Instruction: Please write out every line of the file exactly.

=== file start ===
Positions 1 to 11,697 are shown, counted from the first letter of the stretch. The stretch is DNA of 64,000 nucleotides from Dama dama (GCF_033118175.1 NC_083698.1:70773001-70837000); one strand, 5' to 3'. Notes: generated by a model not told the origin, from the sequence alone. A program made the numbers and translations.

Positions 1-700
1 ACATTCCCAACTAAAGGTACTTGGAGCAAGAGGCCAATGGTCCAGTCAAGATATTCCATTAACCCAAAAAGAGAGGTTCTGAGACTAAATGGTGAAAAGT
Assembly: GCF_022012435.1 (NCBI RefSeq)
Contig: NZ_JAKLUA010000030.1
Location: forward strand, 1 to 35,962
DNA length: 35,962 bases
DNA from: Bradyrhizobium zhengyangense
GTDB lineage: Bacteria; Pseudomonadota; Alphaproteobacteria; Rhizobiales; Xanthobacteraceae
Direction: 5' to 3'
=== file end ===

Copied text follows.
Positions 1 to 11,697 are shown, counted from the first letter of the stretch. The stretch is DNA of 64,000 nucleotides from Dama dama (GCF_033118175.1 NC_083698.1:70773001-70837000); one strand, 5' to 3'. Notes: generated by a model not told the origin, from the sequence alone. A program made the numbers and translations.

Positions 1-700
1 ACATTCCCAACTAAAGGTACTTGGAGCAAGAGGCCAATGGTCCAGTCAAGATATTCCATTAACCCAAAAAGAGAGGTTCTGAGACTAAATGGTGAAAAGT
Assembly: GCF_022012435.1 (NCBI RefSeq)
Contig: NZ_JAKLUA010000030.1
Location: forward strand, 1 to 35,962
DNA length: 35,962 bases
DNA from: Bradyrhizobium zhengyangense
GTDB lineage: Bacteria; Pseudomonadota; Alphaproteobacteria; Rhizobiales; Xanthobacteraceae
Direction: 5' to 3'